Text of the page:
Clin Endosc > Volume 57(2); 2024 > Article
Kim and Joo: A remnant cystic duct presenting as a duodenal subepithelial tumor
A 51-year-old man was referred to our institution because of a subepithelial tumor (SET) of the duodenum, which was detected incidentally during esophagogastroduodenoscopy (EGD). Twenty years earlier, he had undergone a cholecystectomy because of cholelithiasis. During EGD, an SET-like lesion, covered by normal duodenal mucosa, was observed in the anterior wall of the duodenal bulb (Fig. 1A). Endoscopic ultrasonography (EUS) using a 20-MHz catheter probe (UM3D-DP20-25R; Olympus) revealed a 0.8×0.6 cm-sized anechoic lesion with hyperechoic suture material outside the duodenal wall (Fig. 1B, C), which was connected to the common bile duct. No Doppler flow was detected by 7.5-MHz conventional EUS using a radial echoendoscope (GF-UE260-AL5; Olympus) (Fig. 1D, Video 1). Abdominal computed tomography scans also showed a remnant cystic duct with suture material (Fig. 2). Therefore, the lesion was diagnosed as a duodenal SET-like lesion caused by a remnant cystic duct.
A remnant cystic duct occurring after cholecystectomy can cause an SET-like lesion in the duodenum, particularly when the SET-like lesion is in the anterior side of the duodenal bulb in patients with a history of cholecystectomy. Although it is very rare, adenocarcinoma can arise from such a remnant cystic duct.1 Detailed examination of a remnant cystic duct by EUS is necessary to avoid missing malignant tumors or stones in the remnant duct.2,3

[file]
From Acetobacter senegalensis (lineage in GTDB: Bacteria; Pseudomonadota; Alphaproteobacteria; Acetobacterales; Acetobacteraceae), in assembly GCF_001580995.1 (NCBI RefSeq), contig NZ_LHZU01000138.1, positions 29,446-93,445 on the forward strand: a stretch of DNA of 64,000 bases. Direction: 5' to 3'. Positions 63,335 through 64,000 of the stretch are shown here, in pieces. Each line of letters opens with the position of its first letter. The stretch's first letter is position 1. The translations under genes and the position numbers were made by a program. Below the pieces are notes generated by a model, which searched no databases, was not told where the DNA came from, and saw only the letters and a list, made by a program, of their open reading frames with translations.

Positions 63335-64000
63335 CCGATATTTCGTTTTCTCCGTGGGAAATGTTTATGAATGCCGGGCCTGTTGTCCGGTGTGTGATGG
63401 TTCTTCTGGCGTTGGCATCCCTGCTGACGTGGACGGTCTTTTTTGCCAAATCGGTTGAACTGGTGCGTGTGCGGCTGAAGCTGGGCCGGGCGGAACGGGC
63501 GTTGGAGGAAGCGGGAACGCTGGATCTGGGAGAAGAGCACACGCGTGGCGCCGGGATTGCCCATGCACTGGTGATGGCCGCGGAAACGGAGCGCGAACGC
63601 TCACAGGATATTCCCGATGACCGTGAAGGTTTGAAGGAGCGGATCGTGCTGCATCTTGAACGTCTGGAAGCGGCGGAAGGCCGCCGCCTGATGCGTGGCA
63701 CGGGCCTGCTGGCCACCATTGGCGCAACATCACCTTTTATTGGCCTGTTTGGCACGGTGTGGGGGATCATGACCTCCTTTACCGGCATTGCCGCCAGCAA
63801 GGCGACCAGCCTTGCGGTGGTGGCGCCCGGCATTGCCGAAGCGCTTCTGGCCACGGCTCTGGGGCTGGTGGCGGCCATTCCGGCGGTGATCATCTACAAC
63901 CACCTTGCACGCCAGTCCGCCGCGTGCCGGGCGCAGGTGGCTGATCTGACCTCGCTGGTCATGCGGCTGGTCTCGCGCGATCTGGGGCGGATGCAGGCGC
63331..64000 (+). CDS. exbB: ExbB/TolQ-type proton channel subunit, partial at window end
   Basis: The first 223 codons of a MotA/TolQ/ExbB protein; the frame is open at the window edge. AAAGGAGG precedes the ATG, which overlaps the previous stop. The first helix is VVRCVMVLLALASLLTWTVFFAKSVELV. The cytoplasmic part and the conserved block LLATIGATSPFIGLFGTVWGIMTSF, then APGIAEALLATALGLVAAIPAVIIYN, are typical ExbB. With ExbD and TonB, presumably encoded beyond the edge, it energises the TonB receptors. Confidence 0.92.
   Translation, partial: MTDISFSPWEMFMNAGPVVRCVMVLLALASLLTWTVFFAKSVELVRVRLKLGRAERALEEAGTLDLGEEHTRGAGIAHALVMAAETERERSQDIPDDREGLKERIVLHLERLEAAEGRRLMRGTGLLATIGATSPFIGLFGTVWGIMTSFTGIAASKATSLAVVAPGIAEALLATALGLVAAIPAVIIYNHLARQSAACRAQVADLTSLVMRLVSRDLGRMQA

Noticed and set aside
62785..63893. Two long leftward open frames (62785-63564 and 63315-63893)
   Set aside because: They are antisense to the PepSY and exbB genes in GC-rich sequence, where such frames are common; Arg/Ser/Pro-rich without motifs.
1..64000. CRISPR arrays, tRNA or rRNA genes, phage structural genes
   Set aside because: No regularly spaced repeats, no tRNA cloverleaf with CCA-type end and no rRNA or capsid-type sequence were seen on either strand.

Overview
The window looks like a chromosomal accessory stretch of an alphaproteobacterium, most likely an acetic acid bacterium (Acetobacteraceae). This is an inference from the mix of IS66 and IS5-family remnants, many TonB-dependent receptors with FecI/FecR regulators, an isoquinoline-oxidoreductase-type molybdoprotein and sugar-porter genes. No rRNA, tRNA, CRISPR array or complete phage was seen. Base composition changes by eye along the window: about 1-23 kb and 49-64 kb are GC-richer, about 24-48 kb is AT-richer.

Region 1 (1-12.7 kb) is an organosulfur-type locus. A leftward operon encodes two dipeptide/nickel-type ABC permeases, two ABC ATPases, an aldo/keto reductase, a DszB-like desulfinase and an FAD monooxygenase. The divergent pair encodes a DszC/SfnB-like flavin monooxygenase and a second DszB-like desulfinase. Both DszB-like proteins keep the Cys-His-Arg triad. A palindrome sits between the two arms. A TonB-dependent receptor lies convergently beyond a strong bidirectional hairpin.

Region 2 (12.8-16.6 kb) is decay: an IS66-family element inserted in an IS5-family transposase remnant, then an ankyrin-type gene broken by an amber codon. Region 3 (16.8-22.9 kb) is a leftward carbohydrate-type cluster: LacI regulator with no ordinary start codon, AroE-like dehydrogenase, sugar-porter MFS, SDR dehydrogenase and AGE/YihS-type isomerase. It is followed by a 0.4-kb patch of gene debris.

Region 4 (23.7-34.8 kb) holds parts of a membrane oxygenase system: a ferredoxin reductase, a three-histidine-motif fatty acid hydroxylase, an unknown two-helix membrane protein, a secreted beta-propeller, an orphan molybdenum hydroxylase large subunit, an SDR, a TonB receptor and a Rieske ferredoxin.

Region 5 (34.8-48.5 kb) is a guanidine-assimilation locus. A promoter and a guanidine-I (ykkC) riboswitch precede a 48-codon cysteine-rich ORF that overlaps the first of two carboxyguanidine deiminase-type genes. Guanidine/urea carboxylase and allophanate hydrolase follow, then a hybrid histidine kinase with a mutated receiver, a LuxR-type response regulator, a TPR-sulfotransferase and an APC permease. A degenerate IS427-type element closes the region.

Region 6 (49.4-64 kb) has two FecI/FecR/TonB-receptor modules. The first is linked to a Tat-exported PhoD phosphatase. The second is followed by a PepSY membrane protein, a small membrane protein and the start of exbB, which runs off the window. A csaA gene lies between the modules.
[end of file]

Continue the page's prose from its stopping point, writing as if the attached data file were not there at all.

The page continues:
Video 1. Endoscopic ultrasonography of a duodenal subepithelial lesion.
A video related to this article can be found online at


Conflicts of Interest
Gwang Ha Kim is currently serving as a deputy editor in Clinical Endoscopy; however, he was not involved in the peer reviewer selection, evaluation, or decision process of this article. Dong Chan Joo has no potential conflicts of interest.
Author Contributions
Conceptualization: GHK; Data curation: all authors; Investigation: GHK; Methodology: DCJ; Writing–original draft: GHK; Writing–review & editing: all authors.

Fig. 1.
Endoscopic ultrasonography (EUS) findings. (A) A 1-cm-sized subepithelial lesion covered by normal duodenal mucosa is observed in the anterior wall of the duodenal bulb. (B, C) EUS using a 20-MHz catheter probe reveals a 0.8×0.6 cm-sized anechoic lesion with hyperechoic suture material (arrow) outside the duodenal wall. (D) Conventional EUS (7.5 MHz) reveals that the anechoic lesion was connected to the common bile duct and had no Doppler flow (arrow).
Fig. 2.
Abdominal computed tomography reveals a remnant cystic duct with suture material (arrows). (A) Transverse section view. (B) Coronal section view.


1. Eum JS, Kim GH, Park CH, et al. A remnant cystic duct cancer presenting as a duodenal submucosal tumor. Gastrointest Endosc 2008;67:975–976.
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2. Han SY, Chon HK, Kim SH, et al. Quality indicators of endoscopic ultrasound in the pancreatobiliary system: a brief review of current guidelines. Clin Endosc 2024;57:158–163.
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3. Ryou SH, Kim HJ. Successful removal of remnant cystic duct stump stone using single-operator cholangioscopy-guided electrohydraulic lithotripsy: two case reports. Clin Endosc 2023;56:375–380.
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